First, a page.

I made a further discovery. This seems to be a cookie related issue. It affects some user accounts and not others. On my PC I can replicate the problem using my administrator account (who frequently uses HTML editing) but both my testuser accounts get the visual editor straight away.

      Its useful information…but I have no clue what to do next.

      Reply
      1. Andrew

        Aah, yes, of course, I should have specified my WP version. This is happening on either side of the update. Both for 3.4.1, and still under 3.4.2.

        I did a little bit more troubleshooting to try to isolate the problem…here’s the scenario. I have two machines, two user accounts, and three browsers; here’s what happens:

        Machine 1, Chrome:
        User 1: TinyMCE fails to initialize visual mode, gets stuck in HTML
        User 2: Everything works
        Guest: Everything works

        Machine 1, Firefox/IE:
        Everything works for all users

        Machine 2:
        Everything works for all users on all browsers

        Moral of the story, it must be a cookie issue, no? The problem is specific to a certain user, on a certain browser, for a certain machine, but doesn’t occur for the same user on a different browser or different machine (with the same browser).

        I know wordpress saves a cookie “wordpress_” plus some encoded information specific to your account. Deleting cookies doesn’t fix the problem, however. Somehow, wordpress thinks that a certain user/browser WANTS to use HTML editing, and it seems to *remembers* this choice even if the cookies are deleted.

        I suppose I need some way to force WP to “forget” this preference.

        Reply
        1. PerS Post author

          For User 1 on Machine 1, in /wp-admin/profile.php, is “Disable the visual editor when writing” chosen ?

          If not, I agree, it must be a cookie or local caching issue. Please try to clear the browser cache for User 1 on Machine 1.

          Reply
        2. Andrew

          Unfortunately, its not the “disable visual” checkbox, and the strangest thing is that even after completely purging the browser cache (which I have tried numerous times), the problem stays. It’s extremely bizarre.

          It seems like WordPress itself is saving some sort of cookie, but I’m not aware of any such behavior. Any other ideas? I’m worried about how many of my other users may be having this problem and I just don’t know about it.

          Reply
          1. Andrew

            Per, thanks for your suggestions. I solved the problem!

            It was actually nothing related to browser caching or TinyMCE initialization.

            It turns out that wordpress saves user interface settings in the user_meta table named wp_user_settings.

            If you can access a php console from within WordPress (I highly recommend http://wordpress.org/extend/plugins/wordpress-console/ for all kinds of php troubleshooting):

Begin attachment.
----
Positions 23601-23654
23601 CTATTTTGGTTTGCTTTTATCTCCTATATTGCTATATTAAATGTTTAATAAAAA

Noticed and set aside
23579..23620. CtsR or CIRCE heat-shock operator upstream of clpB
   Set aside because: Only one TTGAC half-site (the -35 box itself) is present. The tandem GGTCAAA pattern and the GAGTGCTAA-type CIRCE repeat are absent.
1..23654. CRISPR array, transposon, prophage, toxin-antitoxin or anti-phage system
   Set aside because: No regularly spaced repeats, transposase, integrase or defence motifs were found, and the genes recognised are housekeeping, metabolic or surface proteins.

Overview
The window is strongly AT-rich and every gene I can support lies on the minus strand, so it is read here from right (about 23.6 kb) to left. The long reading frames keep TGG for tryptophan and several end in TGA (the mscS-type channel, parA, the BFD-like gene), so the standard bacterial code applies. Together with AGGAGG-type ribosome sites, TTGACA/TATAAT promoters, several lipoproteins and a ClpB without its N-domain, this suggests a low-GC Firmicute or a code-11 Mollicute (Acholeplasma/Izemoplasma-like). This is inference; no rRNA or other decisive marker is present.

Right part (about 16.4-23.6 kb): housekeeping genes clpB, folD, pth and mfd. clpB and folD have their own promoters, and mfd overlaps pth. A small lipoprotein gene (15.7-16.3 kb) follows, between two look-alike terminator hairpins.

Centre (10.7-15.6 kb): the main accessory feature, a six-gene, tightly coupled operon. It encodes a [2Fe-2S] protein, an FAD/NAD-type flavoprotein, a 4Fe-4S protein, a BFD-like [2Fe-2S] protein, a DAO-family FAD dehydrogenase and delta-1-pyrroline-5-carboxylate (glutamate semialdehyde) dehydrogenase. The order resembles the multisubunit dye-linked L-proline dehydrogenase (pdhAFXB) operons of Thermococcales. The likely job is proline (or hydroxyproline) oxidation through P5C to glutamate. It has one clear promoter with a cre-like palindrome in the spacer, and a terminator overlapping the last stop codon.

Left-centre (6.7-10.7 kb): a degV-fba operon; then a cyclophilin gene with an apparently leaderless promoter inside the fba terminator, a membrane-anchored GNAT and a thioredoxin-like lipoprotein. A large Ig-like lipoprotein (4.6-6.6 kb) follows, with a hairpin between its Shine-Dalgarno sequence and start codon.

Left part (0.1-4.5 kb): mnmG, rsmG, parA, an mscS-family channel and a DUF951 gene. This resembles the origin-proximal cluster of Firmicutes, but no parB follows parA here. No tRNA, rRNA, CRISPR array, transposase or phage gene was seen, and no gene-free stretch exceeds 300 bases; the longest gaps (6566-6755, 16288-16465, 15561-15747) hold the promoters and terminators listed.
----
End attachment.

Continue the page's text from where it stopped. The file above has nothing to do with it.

Will display the data saved in this entry. One of the keys in this settings array is ‘editor’, in my case, my user settings contained

            This key takes two values ‘html’ or ‘tinymce’. For some reason, this setting was not updating my “preference” whenever I switched to the visual tab. I had to manually override it with the function:

            And everything is perfect now! Now I just have to figure out if any of my users are having the same problem. Hopefully not!

  14. Zac Eckstein

    I am replacing a regular textbox:

    with the TinyMCE editor:

    It displays fine but the content I enter does not save and the validation I have in place isn’t recognizing the content. Here is my validation/error message:

    The error message is returned even if content has been entered. It worked fine when it was just a regular textbox.

    Here are the parameters for inserting and updating posts:

    Any idea how I can fix this?

    Reply
    1. Zac Eckstein

      Quick edit: after playing for a couple minutes, I discovered that the content is sort of being saved but only shows up after I save the post twice. And, after that, it won’t update when I edit the post either.

      Very strange behavior…

      Reply
  15. s sta

    Hi, I’m using this code you posted previously in the comments to add the tinymce content editor to my front-end pages/posts. The code works as expected, (thank you), but I can’t see how to save this post/page content once it has been updated. Any help/ideas greatly appreciated.

    Reply
  16. Michael

    Hi,
    I’ve recently used WCK with Front-End Posting for our property listing website and it worked just fine. I liked the fact that’s it’s an all in one package, allowing you to create and manage custom fields, post types, taxonomies and providing front-end posting as well.

    Reply
  17. Jonathan

    For what is “theme_advanced_buttons2 – theme_advanced_buttons4“? (Example: 'theme_advanced_buttons2' => '',)

    Reply